They didn’t represent a happier me. A thinner me, yes. A happier me, not really. And they weren’t making me particularly cheerful these days either. If anything, they had become my albatross. Keeping me stuck between the Spin Doctors and Adele, dark brown matte lipstick and gloss, belted, high waist and boot cut. Clothing I couldn’t suck in enough to pull past my knees was now giving me anxiety. It wasn’t the extra 15 pounds I’ve been trying to lose since my 24th birthday that was making me feel bad: They were making me feel bad!

Anytime any item of clothing feels tight, I stress. That doesn’t help matters since I’m a “stress eater” and I generally stress about everything. I eat my feelings, and my feelings taste like chocolate, salt and vinegar potato chips, cheesecake and popcorn.

Keeping those stupid dated clothes around had not done a thing for my self-esteem over the years. So I decided to do something different. I tried to find ways to repurpose them, but I’m no good at Pinterest projects so instead, I tossed them.

A weight was lifted. Not a 15-pound weight. But still, I felt lighter. Since college, my tummy has gotten softer, my arteries harder and my mind a bit wiser. Clothing, relationships and politics; sometimes the things we once loved doesn’t fit into our lives anymore. But one day you realize that you can’t punish yourself any longer for something that just doesn’t fit. And at 43, nothing feels better than wearing nice pants that fit…after eating a bag of salt and vinegar potato chips.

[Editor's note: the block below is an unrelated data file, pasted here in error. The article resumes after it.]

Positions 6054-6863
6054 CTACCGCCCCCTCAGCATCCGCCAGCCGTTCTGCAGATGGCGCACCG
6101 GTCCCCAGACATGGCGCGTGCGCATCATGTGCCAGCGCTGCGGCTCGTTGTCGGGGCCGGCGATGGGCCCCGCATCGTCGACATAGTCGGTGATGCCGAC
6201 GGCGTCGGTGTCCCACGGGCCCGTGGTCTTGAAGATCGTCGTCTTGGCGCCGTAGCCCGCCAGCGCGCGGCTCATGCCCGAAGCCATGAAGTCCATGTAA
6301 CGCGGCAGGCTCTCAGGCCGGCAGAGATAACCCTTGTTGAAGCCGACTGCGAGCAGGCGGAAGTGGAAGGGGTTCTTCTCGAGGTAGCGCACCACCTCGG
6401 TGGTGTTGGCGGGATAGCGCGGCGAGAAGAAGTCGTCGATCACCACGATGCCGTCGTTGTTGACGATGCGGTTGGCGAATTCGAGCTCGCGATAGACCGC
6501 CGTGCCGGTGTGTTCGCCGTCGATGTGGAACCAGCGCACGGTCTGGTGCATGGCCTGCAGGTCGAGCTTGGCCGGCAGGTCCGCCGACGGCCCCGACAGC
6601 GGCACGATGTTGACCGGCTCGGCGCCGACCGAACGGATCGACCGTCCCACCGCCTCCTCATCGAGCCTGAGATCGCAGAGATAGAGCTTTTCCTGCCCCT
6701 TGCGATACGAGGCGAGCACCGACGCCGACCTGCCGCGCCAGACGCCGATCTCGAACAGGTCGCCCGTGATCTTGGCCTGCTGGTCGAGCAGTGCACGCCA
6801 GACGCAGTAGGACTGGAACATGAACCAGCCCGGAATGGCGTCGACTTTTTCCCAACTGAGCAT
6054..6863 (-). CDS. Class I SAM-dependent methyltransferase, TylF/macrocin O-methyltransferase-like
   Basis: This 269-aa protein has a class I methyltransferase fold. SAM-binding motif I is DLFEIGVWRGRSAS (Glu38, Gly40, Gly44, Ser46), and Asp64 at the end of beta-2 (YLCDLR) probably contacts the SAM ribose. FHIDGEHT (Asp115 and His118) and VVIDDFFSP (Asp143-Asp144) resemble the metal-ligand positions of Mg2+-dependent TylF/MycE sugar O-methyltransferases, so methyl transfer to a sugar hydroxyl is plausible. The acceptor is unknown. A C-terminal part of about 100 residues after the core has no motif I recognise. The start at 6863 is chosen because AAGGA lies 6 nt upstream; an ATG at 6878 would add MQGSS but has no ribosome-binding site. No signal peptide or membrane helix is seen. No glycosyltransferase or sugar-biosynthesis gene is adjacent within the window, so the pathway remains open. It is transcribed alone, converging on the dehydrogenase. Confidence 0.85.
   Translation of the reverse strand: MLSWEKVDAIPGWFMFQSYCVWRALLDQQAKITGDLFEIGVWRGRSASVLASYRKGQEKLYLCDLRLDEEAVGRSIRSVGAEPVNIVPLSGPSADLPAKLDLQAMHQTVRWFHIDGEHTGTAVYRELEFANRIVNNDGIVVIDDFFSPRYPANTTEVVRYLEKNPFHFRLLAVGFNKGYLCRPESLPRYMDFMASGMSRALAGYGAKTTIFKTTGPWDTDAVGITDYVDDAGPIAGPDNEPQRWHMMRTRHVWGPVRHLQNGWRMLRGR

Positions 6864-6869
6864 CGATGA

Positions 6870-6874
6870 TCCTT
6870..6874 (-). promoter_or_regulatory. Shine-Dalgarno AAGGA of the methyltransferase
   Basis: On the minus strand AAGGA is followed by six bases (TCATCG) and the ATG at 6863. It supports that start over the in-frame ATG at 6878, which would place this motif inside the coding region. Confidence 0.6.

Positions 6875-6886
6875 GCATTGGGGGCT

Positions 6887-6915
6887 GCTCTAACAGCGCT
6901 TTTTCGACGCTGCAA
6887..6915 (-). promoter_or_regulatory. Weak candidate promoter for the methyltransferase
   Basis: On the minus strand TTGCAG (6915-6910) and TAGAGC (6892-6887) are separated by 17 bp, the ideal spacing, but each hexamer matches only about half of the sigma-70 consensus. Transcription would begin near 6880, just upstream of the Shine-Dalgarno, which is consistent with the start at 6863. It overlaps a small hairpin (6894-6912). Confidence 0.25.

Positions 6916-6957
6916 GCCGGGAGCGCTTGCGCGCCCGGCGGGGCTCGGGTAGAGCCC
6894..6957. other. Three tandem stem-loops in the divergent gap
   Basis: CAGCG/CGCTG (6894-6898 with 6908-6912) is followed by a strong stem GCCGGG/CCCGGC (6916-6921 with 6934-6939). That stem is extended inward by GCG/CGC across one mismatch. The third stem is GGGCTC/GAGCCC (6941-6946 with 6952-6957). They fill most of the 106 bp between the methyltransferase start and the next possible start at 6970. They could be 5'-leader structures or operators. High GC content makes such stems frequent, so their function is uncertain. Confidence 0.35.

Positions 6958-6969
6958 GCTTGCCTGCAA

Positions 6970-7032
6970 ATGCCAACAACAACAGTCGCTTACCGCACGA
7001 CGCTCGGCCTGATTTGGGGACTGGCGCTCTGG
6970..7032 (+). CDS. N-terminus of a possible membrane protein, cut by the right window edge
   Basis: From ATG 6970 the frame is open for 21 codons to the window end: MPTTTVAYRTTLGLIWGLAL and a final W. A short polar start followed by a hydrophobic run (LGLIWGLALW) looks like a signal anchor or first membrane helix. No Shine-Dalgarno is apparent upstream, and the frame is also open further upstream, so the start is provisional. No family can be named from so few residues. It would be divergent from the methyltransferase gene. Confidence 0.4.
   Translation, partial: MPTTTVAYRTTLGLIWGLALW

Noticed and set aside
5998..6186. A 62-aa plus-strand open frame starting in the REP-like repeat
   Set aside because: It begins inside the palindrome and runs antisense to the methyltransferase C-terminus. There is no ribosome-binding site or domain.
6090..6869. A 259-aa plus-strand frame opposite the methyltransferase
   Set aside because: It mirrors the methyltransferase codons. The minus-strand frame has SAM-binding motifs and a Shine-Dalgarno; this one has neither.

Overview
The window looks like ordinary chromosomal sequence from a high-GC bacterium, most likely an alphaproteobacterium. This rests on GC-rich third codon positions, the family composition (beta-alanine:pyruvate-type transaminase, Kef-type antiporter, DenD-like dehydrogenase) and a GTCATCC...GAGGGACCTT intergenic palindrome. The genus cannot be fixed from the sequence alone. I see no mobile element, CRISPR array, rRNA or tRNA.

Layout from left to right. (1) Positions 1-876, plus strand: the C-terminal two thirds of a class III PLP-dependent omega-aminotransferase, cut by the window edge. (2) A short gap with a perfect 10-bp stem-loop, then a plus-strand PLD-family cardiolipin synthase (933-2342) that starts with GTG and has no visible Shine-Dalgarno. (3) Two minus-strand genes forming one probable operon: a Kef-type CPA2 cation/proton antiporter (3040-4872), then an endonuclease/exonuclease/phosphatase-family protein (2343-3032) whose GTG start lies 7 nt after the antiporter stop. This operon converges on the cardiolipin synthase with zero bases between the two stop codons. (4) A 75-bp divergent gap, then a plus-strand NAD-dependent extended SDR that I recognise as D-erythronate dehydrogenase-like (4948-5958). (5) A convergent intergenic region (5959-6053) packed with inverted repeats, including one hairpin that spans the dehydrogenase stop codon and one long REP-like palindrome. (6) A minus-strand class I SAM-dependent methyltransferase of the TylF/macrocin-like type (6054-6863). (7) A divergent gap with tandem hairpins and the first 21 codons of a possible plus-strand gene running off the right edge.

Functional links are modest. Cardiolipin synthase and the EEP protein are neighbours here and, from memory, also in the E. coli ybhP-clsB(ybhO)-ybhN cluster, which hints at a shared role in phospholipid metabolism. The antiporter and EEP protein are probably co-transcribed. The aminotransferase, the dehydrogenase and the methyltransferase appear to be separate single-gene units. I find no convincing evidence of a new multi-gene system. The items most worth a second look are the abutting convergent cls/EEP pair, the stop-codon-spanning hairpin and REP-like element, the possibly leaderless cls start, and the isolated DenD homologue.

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Focusing on What Matters

“Divisive” seems to be the go-to adjective for describing the political climate these days.

A few years ago, I believed politics (or politicians, on occasion) illustrated that even though you may disagree on most issues, somewhere along the way, all sides could find common ground. Nowadays, it looks more like two teams brawling like the Socs and Greasers in an odd social media rumble.